With the help of a nutritionist, a better vegan balanced diet and extensive meal options are highly accessible. Speak to a nutritionist for more details from the safety and comfort of your home via oDoc today!

Sources

  • Healthline
  • Vegan Society 
  • WebMD

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Chronic Inflammation kills. Don’t ignore the signs

Chronic Inflammation kills. Don’t ignore the signs

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A lot of people ignore chronic Inflammation because the term sounds a bit heavy. It’s a simple yet highly important concept. 

Chronic inflammation is the reason why some suffer with back pain, muscle problems, diabetes, asthma, heart diseases and even Alzheimer.

Globally, 3 of 5 people die due to chronic inflammatory related diseases like stroke, chronic respiratory diseases, heart disorders, cancer, obesity, and diabetes.

Therefore, it’s essential to know about chronic Inflammation. Where do we start? Let’s quickly tell you what inflammation is.

Explaining Inflammation

It’s a beautiful day until an outside threat like virus or bacteria tries to enter your body. OR let’s say, you tripped and fell. In either case, your body will activate its immune system. Your immune system will then send out the first responders: inflammatory cells and cytokines (substances that stimulate more inflammatory cells).

These cells create an inflammatory response by trapping the bacteria and other offending agents or start healing the injured tissue. This obviously helps your body. But as it is healing, you will be left with pain, swelling, bruising or redness. This is called acute inflammation. In other words, acute inflammation is just your body reacting to the fight between an outside threat and your inflammatory cells.

When you’re healthy, the effects of inflammation, like irritation and pain, gets better quickly. 

But when your immune system keeps fighting when there is no threat, then inflammation becomes a problem. We call THIS, chronic Inflammation.

So, when do you know you have chronic Inflammation?

Symptoms of Chronic Inflammation

Feeling dizzy or off-balance: Your overly functioning immune system can attack your nerve coatings. This can make it hard for nerve signals to get through. 

Diabetes: Insulin controls the blood sugar level and when chronic inflammation affects it, the insulin won’t function well. This can lead to high blood sugar levels, therefore, diabetes. 

Weak muscles: Chronic inflammation can break down muscle fiber and make it weak. It usually happens around the torso, hips and shoulders.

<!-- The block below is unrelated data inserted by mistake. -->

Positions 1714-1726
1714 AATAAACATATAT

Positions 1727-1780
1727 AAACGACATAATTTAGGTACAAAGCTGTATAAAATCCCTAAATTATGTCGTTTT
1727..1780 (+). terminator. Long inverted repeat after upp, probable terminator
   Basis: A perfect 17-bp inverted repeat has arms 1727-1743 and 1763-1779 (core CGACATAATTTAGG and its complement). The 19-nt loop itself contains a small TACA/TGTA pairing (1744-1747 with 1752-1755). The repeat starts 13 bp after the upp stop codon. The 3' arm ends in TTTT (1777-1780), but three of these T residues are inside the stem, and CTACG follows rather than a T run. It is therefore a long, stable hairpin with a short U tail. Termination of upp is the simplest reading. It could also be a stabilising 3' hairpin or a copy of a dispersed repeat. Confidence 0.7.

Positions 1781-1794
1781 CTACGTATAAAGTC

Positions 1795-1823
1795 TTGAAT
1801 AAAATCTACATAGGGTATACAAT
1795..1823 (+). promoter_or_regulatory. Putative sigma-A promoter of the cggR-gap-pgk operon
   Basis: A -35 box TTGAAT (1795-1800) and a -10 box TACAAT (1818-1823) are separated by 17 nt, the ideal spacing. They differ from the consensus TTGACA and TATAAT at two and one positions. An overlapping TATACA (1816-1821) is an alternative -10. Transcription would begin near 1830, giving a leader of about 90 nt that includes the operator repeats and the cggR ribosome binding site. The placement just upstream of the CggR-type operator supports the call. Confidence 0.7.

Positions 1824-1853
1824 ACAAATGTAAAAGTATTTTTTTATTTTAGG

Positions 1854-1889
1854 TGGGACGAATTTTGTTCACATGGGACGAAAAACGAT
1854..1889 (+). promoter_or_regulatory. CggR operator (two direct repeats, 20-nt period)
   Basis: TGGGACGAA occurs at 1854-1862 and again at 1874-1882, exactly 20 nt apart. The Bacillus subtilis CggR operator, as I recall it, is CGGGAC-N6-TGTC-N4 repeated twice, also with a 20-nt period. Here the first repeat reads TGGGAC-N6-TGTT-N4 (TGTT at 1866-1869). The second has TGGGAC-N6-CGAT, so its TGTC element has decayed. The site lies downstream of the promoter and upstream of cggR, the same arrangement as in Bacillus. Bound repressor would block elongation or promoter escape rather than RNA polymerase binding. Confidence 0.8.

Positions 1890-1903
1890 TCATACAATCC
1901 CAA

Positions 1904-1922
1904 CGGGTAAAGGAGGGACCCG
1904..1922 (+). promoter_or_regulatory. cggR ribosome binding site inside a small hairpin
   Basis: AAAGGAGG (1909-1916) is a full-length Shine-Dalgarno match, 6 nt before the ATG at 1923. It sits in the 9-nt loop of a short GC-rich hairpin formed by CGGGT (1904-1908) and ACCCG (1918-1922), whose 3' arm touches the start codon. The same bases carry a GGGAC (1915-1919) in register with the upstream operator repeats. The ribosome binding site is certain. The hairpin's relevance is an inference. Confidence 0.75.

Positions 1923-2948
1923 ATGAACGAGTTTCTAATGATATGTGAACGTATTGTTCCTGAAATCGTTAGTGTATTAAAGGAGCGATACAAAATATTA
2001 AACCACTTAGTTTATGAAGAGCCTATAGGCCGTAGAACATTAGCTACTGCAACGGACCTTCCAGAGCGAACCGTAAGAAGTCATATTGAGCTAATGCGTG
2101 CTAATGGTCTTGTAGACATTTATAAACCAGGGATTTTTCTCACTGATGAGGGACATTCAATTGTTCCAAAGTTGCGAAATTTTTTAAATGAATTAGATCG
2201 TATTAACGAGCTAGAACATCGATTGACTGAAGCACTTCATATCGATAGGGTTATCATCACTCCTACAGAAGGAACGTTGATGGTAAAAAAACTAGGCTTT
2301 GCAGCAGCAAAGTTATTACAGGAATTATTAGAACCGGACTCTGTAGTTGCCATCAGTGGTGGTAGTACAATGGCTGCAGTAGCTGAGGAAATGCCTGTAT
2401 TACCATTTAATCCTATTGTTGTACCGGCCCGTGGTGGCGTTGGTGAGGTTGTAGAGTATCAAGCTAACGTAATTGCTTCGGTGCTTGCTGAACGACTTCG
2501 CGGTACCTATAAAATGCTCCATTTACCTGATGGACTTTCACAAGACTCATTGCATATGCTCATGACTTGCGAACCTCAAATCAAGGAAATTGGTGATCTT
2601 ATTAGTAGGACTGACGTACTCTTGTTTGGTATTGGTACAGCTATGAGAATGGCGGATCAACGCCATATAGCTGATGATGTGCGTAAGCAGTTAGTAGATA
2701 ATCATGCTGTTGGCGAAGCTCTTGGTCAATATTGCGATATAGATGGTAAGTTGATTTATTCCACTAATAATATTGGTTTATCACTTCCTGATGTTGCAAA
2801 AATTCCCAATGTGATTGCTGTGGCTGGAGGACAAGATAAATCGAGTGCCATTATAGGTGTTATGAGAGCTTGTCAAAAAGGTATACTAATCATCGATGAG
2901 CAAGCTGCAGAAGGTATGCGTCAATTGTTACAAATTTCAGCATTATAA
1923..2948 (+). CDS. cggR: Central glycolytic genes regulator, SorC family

Lower back pain: Chronic inflammation usually affects the spine and, in some cases, the hips, neck, knees or chest. When this happens, you may feel stiffness in the lower back, mainly in the mornings. 

You’re always tired: This is a usual sign of inflammatory diseases like fibromyalgia, multiple sclerosis, lupus, and rheumatoid arthritis. 

Hardening of the Arteries: If you’re gaining body fat or smoking a lot, your body will respond with chronic inflammation. This can cause fatty build up on the inside walls of your arteries. This is known as arteriosclerosis, it’s the main cause of heart attack and stroke.

Remember: Some signs of chronic inflammation such as  heart or brain problems are silent. Symptoms  like fatigue or back pain can be easily confused with other complications

Therefore, it’s key to get in touch with your doctor when things don’t seem to be going the right way, of course, with your health. Diagnosis is the way to go. 

symptoms of chronic inflammation

Diagnosis of Chronic Inflammation

The first step is a consultation with a general practitioner, this can be done from the comfort of your couch on ANY convenient day. The oDoc app makes diagnosis easy with a list of highly credible health professionals from Sri Lanka

After your consultation, expect blood tests for diagnosis. 

On that note, if you are diagnosed with any inflammatory condition, the doctor may prescribe a combination of medications, surgeries, supplements and lifestyle changes.

This depends on what kind of chronic inflammation illness you are diagnosed with. However, one usual common factor is lifestyle changes that can apply to anyone wanting to keep chronic inflammation at a distance. 

Healthy Lifestyle Changes

lifestyle changes for chronic inlammation
  • Quit smoking.
  • Limit alcohol intake.
  • Maintain a healthy weight.
  • Manage stress
  • Get regular physical activity.
  • Improve your diet with anti-inflammatory ingredients like olive oil, nuts, fatty fish, tomatoes and fruits like cherries, berries and oranges.

Take your regular check up seriously. Speak to a GP from the safety and comfort of your home via oDoc today!

Sources

  • WebMD
  • Healthline
  • Cleveland Clinic

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You Don’t Want Diabetes, This is Why.

You Don’t Want Diabetes, This is Why.

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Ever wondered why people refer to diabetes as ‘sugar’? Some even assume that diabetes is caused by sugar. There’s a connection for sure, but diabetes is a much more complex health condition.